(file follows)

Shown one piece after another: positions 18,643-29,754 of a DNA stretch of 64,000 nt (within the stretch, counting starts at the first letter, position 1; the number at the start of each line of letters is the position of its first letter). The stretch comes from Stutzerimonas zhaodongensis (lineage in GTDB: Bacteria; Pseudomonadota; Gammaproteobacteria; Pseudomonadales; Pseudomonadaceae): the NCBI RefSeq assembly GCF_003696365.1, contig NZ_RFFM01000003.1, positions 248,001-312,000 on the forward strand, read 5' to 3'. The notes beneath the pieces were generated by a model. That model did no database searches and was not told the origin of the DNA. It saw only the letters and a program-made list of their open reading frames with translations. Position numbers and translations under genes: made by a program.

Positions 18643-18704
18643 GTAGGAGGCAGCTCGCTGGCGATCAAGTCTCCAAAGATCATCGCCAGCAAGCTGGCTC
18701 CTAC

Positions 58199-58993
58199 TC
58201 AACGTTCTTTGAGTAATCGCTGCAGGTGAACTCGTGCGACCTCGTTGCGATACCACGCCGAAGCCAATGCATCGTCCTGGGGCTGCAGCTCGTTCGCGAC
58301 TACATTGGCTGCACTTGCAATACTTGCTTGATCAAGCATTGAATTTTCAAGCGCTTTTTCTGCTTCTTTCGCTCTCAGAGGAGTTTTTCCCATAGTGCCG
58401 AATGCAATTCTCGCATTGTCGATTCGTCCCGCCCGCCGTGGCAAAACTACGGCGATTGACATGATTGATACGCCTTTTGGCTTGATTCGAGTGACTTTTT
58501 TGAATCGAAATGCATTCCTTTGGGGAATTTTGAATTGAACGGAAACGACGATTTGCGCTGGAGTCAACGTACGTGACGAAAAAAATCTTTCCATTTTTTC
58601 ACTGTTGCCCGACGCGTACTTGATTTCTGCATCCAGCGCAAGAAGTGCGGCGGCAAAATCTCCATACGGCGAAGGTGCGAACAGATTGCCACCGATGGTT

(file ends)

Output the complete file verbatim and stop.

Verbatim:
Shown one piece after another: positions 18,643-29,754 of a DNA stretch of 64,000 nt (within the stretch, counting starts at the first letter, position 1; the number at the start of each line of letters is the position of its first letter). The stretch comes from Stutzerimonas zhaodongensis (lineage in GTDB: Bacteria; Pseudomonadota; Gammaproteobacteria; Pseudomonadales; Pseudomonadaceae): the NCBI RefSeq assembly GCF_003696365.1, contig NZ_RFFM01000003.1, positions 248,001-312,000 on the forward strand, read 5' to 3'. The notes beneath the pieces were generated by a model. That model did no database searches and was not told the origin of the DNA. It saw only the letters and a program-made list of their open reading frames with translations. Position numbers and translations under genes: made by a program.

Positions 18643-18704
18643 GTAGGAGGCAGCTCGCTGGCGATCAAGTCTCCAAAGATCATCGCCAGCAAGCTGGCTC
18701 CTAC

Positions 58199-58993
58199 TC
58201 AACGTTCTTTGAGTAATCGCTGCAGGTGAACTCGTGCGACCTCGTTGCGATACCACGCCGAAGCCAATGCATCGTCCTGGGGCTGCAGCTCGTTCGCGAC
58301 TACATTGGCTGCACTTGCAATACTTGCTTGATCAAGCATTGAATTTTCAAGCGCTTTTTCTGCTTCTTTCGCTCTCAGAGGAGTTTTTCCCATAGTGCCG
58401 AATGCAATTCTCGCATTGTCGATTCGTCCCGCCCGCCGTGGCAAAACTACGGCGATTGACATGATTGATACGCCTTTTGGCTTGATTCGAGTGACTTTTT
58501 TGAATCGAAATGCATTCCTTTGGGGAATTTTGAATTGAACGGAAACGACGATTTGCGCTGGAGTCAACGTACGTGACGAAAAAAATCTTTCCATTTTTTC
58601 ACTGTTGCCCGACGCGTACTTGATTTCTGCATCCAGCGCAAGAAGTGCGGCGGCAAAATCTCCATACGGCGAAGGTGCGAACAGATTGCCACCGATGGTT